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AYC - Active Yaw Control

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PostPosted: Wed Jun 18, 2008 10:45 pm    Post subject: AYC - Active Yaw Control Reply with quote

AYC stands for Anti Yaw Control.

Yaw is pitch or sideways movement which in the case of a road car means sliding right or left. The AYC system controls the amount of Yaw angle by an electro hydraulic torque distribution system in the rear diff. The AYC ECU is provided with information from various parts of the car; speed, acceleration, braking, lateral G (rate of sideways acceleration) and processes this to change the torque distribution between the rear wheels to restrict rate and amount of slide angle.
This enables Evo to achieve cornering acrobatics of an incredible nature which endows even modest drivers with superhuman ability, ultimately it means it eats twisty roads easily.
All GSR based models are equipped with AYC. The RS, RS2 and GT versions do not have it.
From the Evo 4 onwards (GSR models) Active Yaw Control was introduced. It is a type of active rear differential that helps to provide maximum traction to individual rear wheels according to sensed forces on the car and the drivers input.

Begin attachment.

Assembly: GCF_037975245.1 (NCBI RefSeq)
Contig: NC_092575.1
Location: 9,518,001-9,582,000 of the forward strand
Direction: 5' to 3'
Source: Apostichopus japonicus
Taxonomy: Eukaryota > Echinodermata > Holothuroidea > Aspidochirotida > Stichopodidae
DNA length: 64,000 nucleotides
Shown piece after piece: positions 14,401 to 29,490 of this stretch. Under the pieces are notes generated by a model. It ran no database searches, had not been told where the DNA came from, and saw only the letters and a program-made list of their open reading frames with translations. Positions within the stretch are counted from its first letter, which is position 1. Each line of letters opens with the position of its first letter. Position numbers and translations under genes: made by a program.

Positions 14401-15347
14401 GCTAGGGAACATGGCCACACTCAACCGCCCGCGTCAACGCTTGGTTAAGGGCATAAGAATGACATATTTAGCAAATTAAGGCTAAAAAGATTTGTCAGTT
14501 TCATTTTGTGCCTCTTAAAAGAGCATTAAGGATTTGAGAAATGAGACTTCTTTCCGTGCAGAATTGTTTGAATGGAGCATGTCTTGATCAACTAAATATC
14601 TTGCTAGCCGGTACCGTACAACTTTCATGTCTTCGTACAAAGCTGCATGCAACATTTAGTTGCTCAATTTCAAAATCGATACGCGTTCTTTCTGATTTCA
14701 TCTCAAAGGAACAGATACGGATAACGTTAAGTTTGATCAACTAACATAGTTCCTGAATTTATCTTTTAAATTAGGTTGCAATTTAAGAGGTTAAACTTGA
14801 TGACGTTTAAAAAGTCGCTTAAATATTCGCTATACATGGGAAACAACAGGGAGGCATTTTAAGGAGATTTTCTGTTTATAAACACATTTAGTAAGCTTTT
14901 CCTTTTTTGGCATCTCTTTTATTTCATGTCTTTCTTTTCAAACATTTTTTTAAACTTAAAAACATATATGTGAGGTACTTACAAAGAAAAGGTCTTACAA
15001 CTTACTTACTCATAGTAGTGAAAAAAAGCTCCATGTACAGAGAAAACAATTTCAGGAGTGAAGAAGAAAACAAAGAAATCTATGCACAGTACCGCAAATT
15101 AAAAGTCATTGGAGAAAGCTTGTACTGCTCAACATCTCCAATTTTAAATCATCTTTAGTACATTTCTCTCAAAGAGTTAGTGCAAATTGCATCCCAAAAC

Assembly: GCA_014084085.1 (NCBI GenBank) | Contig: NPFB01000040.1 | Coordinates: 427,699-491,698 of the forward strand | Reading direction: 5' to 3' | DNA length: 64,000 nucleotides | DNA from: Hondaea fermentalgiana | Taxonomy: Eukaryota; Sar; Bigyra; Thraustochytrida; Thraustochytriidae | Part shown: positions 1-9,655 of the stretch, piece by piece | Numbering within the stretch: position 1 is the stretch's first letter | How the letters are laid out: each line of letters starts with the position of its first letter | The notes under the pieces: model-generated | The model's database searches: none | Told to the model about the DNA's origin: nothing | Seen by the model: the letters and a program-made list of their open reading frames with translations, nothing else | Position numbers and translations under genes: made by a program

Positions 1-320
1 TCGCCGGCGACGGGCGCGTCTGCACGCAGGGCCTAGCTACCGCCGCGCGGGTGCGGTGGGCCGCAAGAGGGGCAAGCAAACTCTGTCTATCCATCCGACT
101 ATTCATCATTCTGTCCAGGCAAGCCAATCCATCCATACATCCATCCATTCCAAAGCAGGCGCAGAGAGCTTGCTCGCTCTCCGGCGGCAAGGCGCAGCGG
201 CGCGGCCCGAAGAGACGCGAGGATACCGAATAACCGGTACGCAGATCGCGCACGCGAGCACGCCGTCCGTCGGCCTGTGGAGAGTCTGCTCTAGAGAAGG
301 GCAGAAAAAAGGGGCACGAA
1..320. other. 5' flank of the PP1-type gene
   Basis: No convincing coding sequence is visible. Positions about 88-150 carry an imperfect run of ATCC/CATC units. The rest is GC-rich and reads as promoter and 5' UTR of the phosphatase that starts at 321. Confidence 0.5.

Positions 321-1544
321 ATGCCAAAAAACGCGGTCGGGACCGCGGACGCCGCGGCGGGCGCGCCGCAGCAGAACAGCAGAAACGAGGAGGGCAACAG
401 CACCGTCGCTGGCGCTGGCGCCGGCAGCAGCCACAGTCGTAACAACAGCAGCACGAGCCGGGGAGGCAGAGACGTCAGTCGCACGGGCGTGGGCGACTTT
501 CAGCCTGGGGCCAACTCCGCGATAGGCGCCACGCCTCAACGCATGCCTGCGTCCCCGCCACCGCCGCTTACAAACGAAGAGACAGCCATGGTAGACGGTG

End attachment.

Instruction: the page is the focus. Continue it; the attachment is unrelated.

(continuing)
Due to the nature of the design of normal ‘open’ type differentials they will transfer torque to the wheel offering least resistance. You can see the effect when one wheel of an axle fitted with an ‘open’ diff is in mud and the other wheel is on tarmac. The wheel in the mud (low grip, least reistance) will just spin away while the one on the tarmac (high grip, high resistance) does nothing! You can also often see this process happening on the track, especially on the front axle of normal road going FWD cars.

When entering a corner the outside wheel becomes heavily loaded due to weight transfer while the wheel on the inside of the corner becomes unloaded. With an ‘open’ diff the inside wheel can spin as torque is transferred to the wheel offering the least resistance, which is the inside wheel. To stop this torque loss a Limited Slip Differential is often fitted, especially to high performance cars. Limited Slip Differentials (LSD) come in various designs but their one aim is to limit the torque loss (‘limit’ the ‘slip’ of the wheels) and to transfer it to the wheel with the most grip and therefore providing better traction. Standard LSD’s are totally mechanical in design and can only provide torque transfer in one direction proportional to the amount the ‘unloaded’ wheel is spinning. Mitsubishi’s Active Yaw Control system builds on this principle and adds electronic control of the torque transfer.

AYC has several advantages:
• It can help equalise the loading of all four tyres and therefore provide the maximum cornering potential.
• Understeer when cornering is reduced as a Yaw moment can be set-up by torque transfer at the rear wheels.
• Sharp corners can be taken with smaller steering angles than normal due to a Yaw moment set-up by torque transfer at the rear wheels.
• When driving or pulling away with the left and right wheels on surfaces with different friction levels the AYC can transfer torque to the wheel with the most grip.

The AYC system can be split into four main sections and they consist of the following components: